We don't bat an eye when a wealthy businessman distorts a third-world economy with their holiday home or an expat REIT vulture fund managed by former US VP Dan Quayle acquires and ruthlessly forecloses on hundreds of properties in Northern Ireland's 6 counties. Your portfolio now "owns" land that the Irish have struggled over for generations.

Gangolf, I don't know what immigrants did to you to make you so angry. I am one of the 232 million people who live outside my birth country. If we were counted, 0th generation immigrants would be the 5th most populous country in the world, ahead of Brazil. But we are shunned and labelled as if refugee == immigrant == illegal. I'm truly surprised that you count the US as a country that is "too welcoming." As an insular isolationist, you might not be aware that US immigration policy has changed considerably since the waves of 19th and early 20th century immigrants. The US solved its 1990s boat people crisis by warehousing refugees at Gitmo. It's solving the central American crisis by building a wall and letting people die. "Illegal" is a good definition of these border policies which violate international law. Rest assured that I will never use your software until you understand more about the people who provide a convenient scapegoat for politicians and a convenient target for your hate.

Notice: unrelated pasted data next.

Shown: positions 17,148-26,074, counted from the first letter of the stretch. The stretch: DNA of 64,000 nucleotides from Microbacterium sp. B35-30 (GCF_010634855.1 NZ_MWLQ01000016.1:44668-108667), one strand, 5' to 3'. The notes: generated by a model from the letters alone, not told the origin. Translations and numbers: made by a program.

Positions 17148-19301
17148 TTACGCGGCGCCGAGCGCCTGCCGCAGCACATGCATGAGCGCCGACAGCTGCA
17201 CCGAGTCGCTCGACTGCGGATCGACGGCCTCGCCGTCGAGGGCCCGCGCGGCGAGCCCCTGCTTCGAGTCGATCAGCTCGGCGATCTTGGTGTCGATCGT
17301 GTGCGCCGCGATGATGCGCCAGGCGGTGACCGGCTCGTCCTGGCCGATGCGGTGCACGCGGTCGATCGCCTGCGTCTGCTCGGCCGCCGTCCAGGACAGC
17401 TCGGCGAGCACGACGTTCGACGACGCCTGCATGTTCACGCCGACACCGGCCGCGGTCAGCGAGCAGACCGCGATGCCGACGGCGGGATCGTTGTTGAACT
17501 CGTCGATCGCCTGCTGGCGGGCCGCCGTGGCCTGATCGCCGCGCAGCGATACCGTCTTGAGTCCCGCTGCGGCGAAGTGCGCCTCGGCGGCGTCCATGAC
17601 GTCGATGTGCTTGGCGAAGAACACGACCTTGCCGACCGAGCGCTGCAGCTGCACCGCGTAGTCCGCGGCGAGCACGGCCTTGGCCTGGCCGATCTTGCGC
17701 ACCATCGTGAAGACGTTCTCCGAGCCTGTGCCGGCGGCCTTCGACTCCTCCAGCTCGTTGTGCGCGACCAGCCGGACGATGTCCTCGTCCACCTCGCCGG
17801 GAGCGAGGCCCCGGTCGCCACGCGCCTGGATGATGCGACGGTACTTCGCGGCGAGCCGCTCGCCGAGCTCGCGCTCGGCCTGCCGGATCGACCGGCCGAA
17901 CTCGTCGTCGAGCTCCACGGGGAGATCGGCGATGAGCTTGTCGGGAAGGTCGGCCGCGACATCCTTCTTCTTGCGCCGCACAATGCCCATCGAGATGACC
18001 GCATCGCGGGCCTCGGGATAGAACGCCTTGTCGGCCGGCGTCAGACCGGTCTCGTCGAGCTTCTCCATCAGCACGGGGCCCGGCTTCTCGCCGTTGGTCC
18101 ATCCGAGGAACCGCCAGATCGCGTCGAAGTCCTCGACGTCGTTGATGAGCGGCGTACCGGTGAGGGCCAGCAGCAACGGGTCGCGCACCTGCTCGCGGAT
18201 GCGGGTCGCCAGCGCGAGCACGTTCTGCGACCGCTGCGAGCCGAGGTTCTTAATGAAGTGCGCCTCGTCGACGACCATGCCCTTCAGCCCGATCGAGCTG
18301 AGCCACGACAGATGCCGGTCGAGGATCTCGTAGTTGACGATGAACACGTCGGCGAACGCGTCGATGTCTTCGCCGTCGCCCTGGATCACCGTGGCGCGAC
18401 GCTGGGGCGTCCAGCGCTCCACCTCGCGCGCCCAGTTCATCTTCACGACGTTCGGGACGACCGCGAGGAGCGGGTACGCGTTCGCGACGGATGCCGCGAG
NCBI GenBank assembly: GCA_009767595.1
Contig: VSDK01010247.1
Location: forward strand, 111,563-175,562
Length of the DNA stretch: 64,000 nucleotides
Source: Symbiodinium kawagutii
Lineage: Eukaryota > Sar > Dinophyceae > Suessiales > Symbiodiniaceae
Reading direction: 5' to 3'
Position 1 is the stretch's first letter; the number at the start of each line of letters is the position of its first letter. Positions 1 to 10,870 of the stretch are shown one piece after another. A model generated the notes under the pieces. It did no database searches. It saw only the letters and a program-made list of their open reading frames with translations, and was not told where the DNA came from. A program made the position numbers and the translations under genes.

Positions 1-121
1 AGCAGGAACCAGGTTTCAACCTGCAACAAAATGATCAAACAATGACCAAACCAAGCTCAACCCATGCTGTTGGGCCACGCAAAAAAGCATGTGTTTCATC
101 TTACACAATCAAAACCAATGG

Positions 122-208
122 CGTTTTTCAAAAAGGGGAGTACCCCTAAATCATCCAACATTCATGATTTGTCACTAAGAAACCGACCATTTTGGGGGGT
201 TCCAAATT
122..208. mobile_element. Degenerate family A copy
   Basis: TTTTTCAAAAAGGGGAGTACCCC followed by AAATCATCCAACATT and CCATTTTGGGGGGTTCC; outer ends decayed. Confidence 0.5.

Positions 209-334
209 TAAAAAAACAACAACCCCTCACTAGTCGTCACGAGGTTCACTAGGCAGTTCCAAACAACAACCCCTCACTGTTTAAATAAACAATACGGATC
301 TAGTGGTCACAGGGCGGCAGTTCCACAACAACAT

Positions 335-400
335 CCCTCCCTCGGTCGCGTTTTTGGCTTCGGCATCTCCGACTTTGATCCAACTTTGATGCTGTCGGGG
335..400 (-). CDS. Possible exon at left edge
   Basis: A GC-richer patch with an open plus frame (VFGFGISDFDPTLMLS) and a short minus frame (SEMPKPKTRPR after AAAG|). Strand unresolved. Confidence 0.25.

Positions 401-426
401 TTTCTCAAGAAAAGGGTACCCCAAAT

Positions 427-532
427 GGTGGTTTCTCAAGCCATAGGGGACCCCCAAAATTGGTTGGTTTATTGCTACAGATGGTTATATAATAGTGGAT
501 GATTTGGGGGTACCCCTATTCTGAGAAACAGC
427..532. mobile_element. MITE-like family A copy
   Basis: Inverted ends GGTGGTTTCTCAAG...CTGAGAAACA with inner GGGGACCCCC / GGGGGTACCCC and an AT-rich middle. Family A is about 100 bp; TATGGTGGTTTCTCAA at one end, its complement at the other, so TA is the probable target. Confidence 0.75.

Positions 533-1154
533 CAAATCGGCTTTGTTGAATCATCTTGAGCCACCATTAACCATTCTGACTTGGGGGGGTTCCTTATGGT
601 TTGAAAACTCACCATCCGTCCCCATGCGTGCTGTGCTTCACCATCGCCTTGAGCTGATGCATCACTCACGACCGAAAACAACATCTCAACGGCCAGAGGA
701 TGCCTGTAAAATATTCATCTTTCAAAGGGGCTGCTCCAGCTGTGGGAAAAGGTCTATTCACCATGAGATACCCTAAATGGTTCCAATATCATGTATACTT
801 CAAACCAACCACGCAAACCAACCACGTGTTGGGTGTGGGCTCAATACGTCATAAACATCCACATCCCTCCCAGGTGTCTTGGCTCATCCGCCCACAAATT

Comment Re:Assumptions (Score 1) 184

The premise behind these simulations is that giving directions to crowds will improve flow of people.

It's a mighty big assumption that the folks in the crowds would follow a signal to "slow down". Between the culture in general (ever see a tidy British style queue in the middle east?), and the general human dynamics of large crowds of people, I don't have much hope of this being a success...

...The activity of the crowd is determined by a very weak signal, if you can give them a strong signal instead they'll probably follow it.

Imagine you have a bunch of giant LED billboards overhead showing everyone in the crowd "SLOW DOWN" or "STOP" or "TURN RIGHT AT 42nd STREET".

A baffle sends a strong signal that is impossible to ignore. Cylindrical pillars seem to be among the most efficient at transmitting this signal in the right directions through the crowd so that it slows them in time to prevent crush injuries without panicking anyone into a stampede. Forget cultural stereotypes and objective cultural differences, at this scale all Muslims, Christians, Soccer fans, British Royals, bipeds, quadrapeds... behave as particles in a non-Newtonian fluid. If these particles encounter a barrier faster than the signal from the barrier can propagate against the flow of the fluid, you get a shock-wave not unlike a sonic boom.